2. Seeking answers to Facebook hack
Facebook, third-party apps and regulators are scrambling to figure out key details of a breach that gave hackers access to 50 million accounts, Axios' David McCabe reports.
The big picture: Observers widely noted that past security failures on this scale have always ended up affecting much larger numbers of users than originally announced. Two major online services that allow users to sign in with Facebook reported no evidence of problems, but investigations are just beginning.
What happened: Hackers stole "access tokens" that gave them the ability to control 50 million accounts. It's not clear whether they used them to get into Facebook or any of the thousands of other services that take Facebook credentials.
What they’re saying:
- A spokesperson for Tinder said the dating app “has conducted a full forensic investigation and has no evidence to suggest accounts have been accessed based on the limited information Facebook has provided.”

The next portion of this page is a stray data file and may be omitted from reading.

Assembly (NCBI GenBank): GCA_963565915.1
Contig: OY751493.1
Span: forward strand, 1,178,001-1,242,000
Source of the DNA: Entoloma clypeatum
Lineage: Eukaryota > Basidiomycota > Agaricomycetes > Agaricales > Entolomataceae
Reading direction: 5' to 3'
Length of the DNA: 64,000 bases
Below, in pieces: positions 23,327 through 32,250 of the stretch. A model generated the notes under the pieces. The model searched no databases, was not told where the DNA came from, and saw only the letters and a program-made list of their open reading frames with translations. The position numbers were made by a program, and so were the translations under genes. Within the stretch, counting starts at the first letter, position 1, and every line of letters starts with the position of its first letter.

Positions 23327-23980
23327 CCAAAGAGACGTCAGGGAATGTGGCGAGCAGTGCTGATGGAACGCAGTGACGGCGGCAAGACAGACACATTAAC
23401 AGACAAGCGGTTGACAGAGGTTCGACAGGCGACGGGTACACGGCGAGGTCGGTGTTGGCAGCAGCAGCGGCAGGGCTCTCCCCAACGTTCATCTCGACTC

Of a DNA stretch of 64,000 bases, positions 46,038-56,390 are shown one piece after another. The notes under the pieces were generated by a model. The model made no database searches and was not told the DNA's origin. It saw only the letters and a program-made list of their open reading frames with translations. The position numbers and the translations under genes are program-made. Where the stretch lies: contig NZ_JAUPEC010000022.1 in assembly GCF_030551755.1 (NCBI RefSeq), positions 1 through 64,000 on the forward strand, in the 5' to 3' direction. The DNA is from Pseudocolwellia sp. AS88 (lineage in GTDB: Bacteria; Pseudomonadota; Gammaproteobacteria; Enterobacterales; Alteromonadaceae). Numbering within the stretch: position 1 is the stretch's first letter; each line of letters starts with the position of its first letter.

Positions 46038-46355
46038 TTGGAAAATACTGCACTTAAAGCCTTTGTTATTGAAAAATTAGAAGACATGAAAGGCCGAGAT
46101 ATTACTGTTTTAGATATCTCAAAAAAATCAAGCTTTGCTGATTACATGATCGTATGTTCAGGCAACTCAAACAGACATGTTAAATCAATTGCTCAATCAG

- “Spotify has not experienced a security breach,” said a spokesperson for the music streaming service, which lets you log in with a Facebook account.
- Airbnb, another major company that lets users log in with Facebook credentials, did not comment on the potential impact of the breach.
- Pinterest told CNN it examining the impact on its platform.
Yes, but: Tinder's spokesperson said that "if Facebook would share the affected user lists, it would be very helpful in our investigation."
Multiple congressional committees want answers about the breach, with both the House Energy and Commerce and the Senate Commerce committees seeking briefings from Facebook, per aides.
What’s next: Facebook has promised to provide regulators and the public with more details. “As we work to confirm the location of those potentially affected, we plan to release further info soon,” Facebook said in a tweet.
Go deeper: David has more here.